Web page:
Given that cloud storage is relatively new, selecting the best cloud storage vendor for your business presents unique challenges.
I am not the first nor will I be the last to write about picking the right cloud storage vendor for your company. Clearly, it’s a popular topic.
There are likely a few reasons that everyone wants to address how you pick a cloud provider. The obvious reason is that a vendor is marketing their product via writers being paid to write articles about cloud technology. Needless to say there are lots of articles – some good, some bad – about choosing the correct cloud storage and applications environment.
My approach, as it usually is, is not to discuss products but to discuss the requirements. That way, readers can pick and choose what is important to their operation. No vendor is paying me to write about their cloud.
In the 1990s there was saying about RAID. You could have it cheap, you can have it reliable, you can have it fast. Pick any two.
I think that the same could be said at this point for the cloud market. Except the list is quite a bit different and longer and way more complex, but so is the technology. These are the list of issues that must be addressed:
(They’re are in no specific order; their relative importance will depend on your requirements.)
• Speed of data access and QoS (quality of service)
• Amount of data to be stored
• Cost, including cost to move to another vendor
• Data integrity and provenance
• Availability for your applications and data
I think that each these areas are important in terms of helping your better understand if you’re going to make the move to the cloud.
One thing that I cannot emphasize enough is to get what the vendor tells you (or says in marketing literature) in writingas part of the contract.
I have firsthand experience with cloud vendors putting one thing in their marketing literature about reliability and integrity and refusing to put the marketing features into a contract. If it’s not in writing in the contract, it doesn’t matter what the marketing claims are, unless you want to spend a protracted time in court. Not worth the cost of lawyers.
Depending on your business, the speed of access is likely going to be an issue. But equally important is the quality of service.
Let’s say you are in a retail business and you depend on black Friday for your business profitability and this is your peak usage. Getting required performance 99.99% of the time might sound like a good deal, but that is about 52 minutes per year that you will not get the speed you wanted or the QoS you paid for and need.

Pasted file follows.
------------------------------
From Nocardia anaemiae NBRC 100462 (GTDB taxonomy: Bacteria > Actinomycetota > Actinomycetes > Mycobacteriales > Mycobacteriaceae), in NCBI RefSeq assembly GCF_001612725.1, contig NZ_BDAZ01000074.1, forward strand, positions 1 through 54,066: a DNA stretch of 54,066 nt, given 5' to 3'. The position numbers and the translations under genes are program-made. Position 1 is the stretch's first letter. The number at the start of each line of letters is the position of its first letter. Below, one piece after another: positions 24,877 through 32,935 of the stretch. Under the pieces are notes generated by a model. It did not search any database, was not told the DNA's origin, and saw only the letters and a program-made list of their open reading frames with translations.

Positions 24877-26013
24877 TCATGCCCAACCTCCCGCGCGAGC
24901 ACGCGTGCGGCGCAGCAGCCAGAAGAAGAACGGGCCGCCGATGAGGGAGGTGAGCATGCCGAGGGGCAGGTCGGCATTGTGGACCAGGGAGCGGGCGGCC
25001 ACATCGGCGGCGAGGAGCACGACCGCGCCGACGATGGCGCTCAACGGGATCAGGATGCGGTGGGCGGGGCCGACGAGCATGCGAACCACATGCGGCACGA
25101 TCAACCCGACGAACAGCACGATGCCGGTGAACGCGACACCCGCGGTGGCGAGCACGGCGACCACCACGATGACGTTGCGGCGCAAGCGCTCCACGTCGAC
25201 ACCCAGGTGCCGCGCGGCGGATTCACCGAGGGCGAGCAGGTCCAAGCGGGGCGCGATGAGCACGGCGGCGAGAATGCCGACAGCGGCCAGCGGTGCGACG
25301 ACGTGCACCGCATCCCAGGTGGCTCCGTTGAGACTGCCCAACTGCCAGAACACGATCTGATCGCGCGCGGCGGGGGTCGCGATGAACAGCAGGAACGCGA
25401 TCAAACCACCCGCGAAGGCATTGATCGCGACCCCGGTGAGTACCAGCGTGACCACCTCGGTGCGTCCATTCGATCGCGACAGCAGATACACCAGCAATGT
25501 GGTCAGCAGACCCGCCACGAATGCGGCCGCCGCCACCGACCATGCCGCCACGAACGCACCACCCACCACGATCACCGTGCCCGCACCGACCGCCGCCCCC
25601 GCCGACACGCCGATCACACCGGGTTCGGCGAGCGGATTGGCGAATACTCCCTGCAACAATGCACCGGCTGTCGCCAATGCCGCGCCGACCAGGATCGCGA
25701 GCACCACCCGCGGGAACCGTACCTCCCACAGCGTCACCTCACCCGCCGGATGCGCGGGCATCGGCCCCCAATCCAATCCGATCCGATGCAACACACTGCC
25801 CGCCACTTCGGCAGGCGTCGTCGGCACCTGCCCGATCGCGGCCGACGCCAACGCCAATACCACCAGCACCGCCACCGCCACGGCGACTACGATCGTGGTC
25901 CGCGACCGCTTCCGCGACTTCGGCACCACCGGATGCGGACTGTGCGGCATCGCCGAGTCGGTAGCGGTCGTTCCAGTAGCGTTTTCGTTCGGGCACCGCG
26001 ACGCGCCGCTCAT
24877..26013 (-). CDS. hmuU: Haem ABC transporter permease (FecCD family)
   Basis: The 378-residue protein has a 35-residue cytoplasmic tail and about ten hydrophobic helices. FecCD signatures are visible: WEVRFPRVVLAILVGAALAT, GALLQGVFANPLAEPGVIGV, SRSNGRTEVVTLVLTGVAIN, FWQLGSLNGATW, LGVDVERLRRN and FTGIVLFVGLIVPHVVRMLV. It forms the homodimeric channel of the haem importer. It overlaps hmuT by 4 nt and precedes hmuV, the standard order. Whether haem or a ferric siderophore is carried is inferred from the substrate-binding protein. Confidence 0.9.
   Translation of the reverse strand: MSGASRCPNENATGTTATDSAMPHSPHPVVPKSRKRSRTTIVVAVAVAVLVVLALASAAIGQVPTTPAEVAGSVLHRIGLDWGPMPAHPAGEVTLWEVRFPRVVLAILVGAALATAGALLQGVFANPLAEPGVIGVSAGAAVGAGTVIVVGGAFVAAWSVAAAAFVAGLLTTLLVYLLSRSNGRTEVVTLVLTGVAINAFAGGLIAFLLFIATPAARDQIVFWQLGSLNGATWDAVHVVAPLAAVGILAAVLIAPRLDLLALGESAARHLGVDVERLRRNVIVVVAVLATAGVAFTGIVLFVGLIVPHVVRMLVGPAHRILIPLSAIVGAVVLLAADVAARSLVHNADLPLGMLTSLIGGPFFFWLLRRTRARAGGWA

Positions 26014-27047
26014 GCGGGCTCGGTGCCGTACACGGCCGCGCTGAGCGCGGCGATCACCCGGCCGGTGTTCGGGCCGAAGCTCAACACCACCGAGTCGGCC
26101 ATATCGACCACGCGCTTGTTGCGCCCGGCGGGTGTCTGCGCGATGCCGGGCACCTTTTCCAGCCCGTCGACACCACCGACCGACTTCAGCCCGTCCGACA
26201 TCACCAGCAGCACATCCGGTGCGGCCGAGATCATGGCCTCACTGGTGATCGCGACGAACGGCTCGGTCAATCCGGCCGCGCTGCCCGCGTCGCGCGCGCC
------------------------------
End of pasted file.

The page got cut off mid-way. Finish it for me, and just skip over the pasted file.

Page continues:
I suspect that many businesses will need their peak performance on that day and from what I understand large retailers have agreements for credit card approval codes that address around exactly this type of problem.
If you have crunch times you need to make sure that you specify what your needs are during those times and get in writing something you will be able to live with. If they will not put it in writing walk away.
You of course need to be willing to pay the vendor to meet this requirement. Nothing is free and if they do not meet the requirement and your business is impacted, what are the penalties? Something to think about.
The amount of data you need to store will likely be the largest cost item.
You need to run the numbers and make sure that the cost is in line with your expectations. Does the cost change significantly if you need more storage for a short period of time? Does the cost change if you increase your access rate significantly?
All of these are reasonable questions. Make sure you not only get the pricing on these items but also understand the limits. What if you need have 2x the access rate, can the vendor support that whenever you want? Do you have to pay the potential access rate or size change?
Some of these areas are well documented by some vendors and some are not. Get the costs and the cost ranges before you sign up, or you might get some unwanted surprises.
Cloud is emerging technology, so migration from one vendor to another is more of an unknown. The cost and time to move from, say, RAID vendor X to RAID vendor Y – and of course the potential methods – are pretty well known. But it took many years for the technology to mature to where it is today.
How do you move from cloud vendor A to B? Cloud vendor B could say “Okay we can do this,” but at what cost?